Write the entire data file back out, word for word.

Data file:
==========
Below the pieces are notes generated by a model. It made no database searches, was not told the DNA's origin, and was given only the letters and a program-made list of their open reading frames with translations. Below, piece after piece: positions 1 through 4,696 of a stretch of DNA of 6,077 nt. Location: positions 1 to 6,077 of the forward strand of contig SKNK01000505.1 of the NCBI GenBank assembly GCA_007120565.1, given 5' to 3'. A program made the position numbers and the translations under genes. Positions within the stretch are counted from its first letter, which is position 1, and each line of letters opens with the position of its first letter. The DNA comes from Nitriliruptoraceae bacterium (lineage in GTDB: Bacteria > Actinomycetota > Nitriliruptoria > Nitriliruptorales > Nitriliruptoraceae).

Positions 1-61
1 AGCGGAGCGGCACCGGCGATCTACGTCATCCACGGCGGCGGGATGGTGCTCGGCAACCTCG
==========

Below the pieces are notes generated by a model. It made no database searches, was not told the DNA's origin, and was given only the letters and a program-made list of their open reading frames with translations. Below, piece after piece: positions 1 through 4,696 of a stretch of DNA of 6,077 nt. Location: positions 1 to 6,077 of the forward strand of contig SKNK01000505.1 of the NCBI GenBank assembly GCA_007120565.1, given 5' to 3'. A program made the position numbers and the translations under genes. Positions within the stretch are counted from its first letter, which is position 1, and each line of letters opens with the position of its first letter. The DNA comes from Nitriliruptoraceae bacterium (lineage in GTDB: Bacteria > Actinomycetota > Nitriliruptoria > Nitriliruptorales > Nitriliruptoraceae).

Positions 1-61
1 AGCGGAGCGGCACCGGCGATCTACGTCATCCACGGCGGCGGGATGGTGCTCGGCAACCTCG